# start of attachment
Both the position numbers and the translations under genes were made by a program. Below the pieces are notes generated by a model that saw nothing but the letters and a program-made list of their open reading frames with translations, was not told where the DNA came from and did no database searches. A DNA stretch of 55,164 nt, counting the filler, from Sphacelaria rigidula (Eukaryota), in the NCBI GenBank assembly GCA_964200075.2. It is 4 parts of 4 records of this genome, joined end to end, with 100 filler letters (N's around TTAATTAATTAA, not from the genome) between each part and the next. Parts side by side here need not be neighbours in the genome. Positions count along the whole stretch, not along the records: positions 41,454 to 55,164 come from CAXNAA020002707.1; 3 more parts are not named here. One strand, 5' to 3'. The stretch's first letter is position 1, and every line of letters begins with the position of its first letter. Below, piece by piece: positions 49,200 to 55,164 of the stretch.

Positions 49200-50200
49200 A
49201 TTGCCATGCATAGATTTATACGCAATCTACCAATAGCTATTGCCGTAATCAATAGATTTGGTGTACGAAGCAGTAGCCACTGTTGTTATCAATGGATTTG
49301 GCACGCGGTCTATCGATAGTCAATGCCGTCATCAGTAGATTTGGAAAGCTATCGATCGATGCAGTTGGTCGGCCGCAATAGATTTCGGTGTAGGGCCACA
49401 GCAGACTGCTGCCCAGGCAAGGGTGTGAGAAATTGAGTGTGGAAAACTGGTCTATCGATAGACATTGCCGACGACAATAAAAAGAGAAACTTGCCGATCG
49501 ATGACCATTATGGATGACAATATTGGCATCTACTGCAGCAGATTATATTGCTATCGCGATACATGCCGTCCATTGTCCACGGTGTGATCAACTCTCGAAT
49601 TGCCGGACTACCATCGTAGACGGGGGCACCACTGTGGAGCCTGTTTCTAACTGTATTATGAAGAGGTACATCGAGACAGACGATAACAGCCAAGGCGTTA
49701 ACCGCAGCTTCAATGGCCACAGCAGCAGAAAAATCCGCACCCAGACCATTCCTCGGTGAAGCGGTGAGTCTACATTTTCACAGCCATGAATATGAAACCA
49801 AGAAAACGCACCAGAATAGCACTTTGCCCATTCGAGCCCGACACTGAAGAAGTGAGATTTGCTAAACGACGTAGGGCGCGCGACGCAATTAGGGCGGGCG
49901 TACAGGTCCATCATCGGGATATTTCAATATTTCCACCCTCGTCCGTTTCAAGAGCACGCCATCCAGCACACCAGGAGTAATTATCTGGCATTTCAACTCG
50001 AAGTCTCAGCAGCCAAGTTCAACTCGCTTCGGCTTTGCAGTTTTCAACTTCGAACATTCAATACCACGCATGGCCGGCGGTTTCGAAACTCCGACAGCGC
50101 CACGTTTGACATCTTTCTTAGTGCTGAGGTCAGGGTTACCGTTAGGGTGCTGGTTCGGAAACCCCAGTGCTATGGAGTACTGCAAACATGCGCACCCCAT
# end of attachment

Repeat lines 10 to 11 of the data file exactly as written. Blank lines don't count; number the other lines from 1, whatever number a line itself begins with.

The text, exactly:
49801 AGAAAACGCACCAGAATAGCACTTTGCCCATTCGAGCCCGACACTGAAGAAGTGAGATTTGCTAAACGACGTAGGGCGCGCGACGCAATTAGGGCGGGCG
49901 TACAGGTCCATCATCGGGATATTTCAATATTTCCACCCTCGTCCGTTTCAAGAGCACGCCATCCAGCACACCAGGAGTAATTATCTGGCATTTCAACTCG